8 years and up

Steamboat in a Cornfield This hilarious story of a true historical incident is told in rhyme. At the back of the book are three short paragraphs about what later happened to the boat and two people, and a page of interesting (often funny) explanations and comments about the photos.
John Hartford
8 years and up

The Alamo This brief story of the Alamo does not glorify war. It tells, simply, the history of this national historic landmark, “not so much as the site of a heroic defense of freedom as for the heroic courage it took to stand up and die for that freedom.”
Leonard Everett Fisher
9 years and up

Here Come the Monster Trucks From the first one, Bigfoot, to Black Stallion, The Boss, Godzilla and Bear Foot Trax, which rolls on steel treads from an armored vehicle instead of on wheels, these beautiful, powerful monster trucks will have you returning to this book time and again.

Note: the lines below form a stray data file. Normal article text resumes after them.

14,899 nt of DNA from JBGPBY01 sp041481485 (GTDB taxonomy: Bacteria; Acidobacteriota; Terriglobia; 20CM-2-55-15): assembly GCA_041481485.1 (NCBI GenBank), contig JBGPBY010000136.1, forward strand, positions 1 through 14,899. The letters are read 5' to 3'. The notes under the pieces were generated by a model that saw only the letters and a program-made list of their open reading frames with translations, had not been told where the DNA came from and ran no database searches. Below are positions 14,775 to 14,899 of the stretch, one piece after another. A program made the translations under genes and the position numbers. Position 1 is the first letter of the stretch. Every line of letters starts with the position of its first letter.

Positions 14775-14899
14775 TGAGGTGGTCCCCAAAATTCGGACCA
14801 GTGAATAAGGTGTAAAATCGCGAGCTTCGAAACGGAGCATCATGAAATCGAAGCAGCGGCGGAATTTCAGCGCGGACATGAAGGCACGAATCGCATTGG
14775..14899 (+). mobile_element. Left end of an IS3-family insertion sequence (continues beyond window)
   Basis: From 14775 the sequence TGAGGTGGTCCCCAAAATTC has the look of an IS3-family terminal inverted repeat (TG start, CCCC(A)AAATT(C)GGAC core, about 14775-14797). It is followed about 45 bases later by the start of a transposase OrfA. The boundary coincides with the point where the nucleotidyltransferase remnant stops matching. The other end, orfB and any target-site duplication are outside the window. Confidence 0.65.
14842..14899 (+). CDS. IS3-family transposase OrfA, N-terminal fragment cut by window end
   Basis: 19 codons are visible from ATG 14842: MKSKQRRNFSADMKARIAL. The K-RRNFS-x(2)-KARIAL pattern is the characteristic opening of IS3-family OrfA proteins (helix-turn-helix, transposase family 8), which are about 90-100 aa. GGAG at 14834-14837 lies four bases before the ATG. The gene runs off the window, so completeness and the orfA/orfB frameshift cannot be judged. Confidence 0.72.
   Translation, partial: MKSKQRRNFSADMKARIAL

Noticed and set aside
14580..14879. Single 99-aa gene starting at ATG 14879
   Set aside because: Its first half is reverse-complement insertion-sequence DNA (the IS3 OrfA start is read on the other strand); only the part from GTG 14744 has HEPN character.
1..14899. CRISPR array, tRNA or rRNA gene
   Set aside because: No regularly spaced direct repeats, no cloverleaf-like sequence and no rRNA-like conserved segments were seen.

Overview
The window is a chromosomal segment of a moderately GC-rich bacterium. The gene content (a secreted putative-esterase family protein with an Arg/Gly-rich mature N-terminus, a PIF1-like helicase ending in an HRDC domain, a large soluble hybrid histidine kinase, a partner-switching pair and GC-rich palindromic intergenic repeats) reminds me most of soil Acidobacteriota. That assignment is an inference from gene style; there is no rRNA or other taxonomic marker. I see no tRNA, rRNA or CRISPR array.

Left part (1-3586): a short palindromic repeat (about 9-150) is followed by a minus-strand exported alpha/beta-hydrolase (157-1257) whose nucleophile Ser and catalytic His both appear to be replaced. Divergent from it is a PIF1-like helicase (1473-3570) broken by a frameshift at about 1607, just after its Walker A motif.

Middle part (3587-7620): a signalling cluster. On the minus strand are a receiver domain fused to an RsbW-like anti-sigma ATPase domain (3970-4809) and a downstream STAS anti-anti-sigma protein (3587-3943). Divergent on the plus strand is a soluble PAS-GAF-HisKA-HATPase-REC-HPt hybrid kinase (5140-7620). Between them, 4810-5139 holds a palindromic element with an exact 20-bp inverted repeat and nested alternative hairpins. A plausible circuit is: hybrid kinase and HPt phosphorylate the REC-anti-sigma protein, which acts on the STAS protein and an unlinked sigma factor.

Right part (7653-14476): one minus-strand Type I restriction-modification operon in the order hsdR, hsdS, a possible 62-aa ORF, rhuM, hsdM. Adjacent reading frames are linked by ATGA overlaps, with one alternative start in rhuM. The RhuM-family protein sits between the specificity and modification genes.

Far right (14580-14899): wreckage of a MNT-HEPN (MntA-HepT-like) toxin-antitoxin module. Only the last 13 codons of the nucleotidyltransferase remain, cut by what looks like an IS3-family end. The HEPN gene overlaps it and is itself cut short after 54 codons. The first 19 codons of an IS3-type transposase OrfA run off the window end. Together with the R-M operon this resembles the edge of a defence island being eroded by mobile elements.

George Sullivan
9 years and up

Belva Lockwood Wins Her Case Belva Lockwood did many, many unusual things, including run for president of the United States in 1884—thirty-six years before the Nineteenth Amendment, which officially gave women the right to vote, was ratified.
Drollene P. Brown
10–15 years

Beautiful Origami For those with patience and the ability to carefully follow directions, this book shows how to make various birds, insects, flowers, and animals. There is even a fantasy section with a unicorn, a dinosaur, and more. And all are beautiful.
Zulal Ayture-Scheele
10 years and up

The Hidden Treasure Gripping and true. You are at the elbow of several persons, seeing and hearing and feeling with each of them—including Josh Dennis himself—in turn, from the start of the trip to Hidden Treasure Mine through all the days he was lost in its depths without food, water, or light.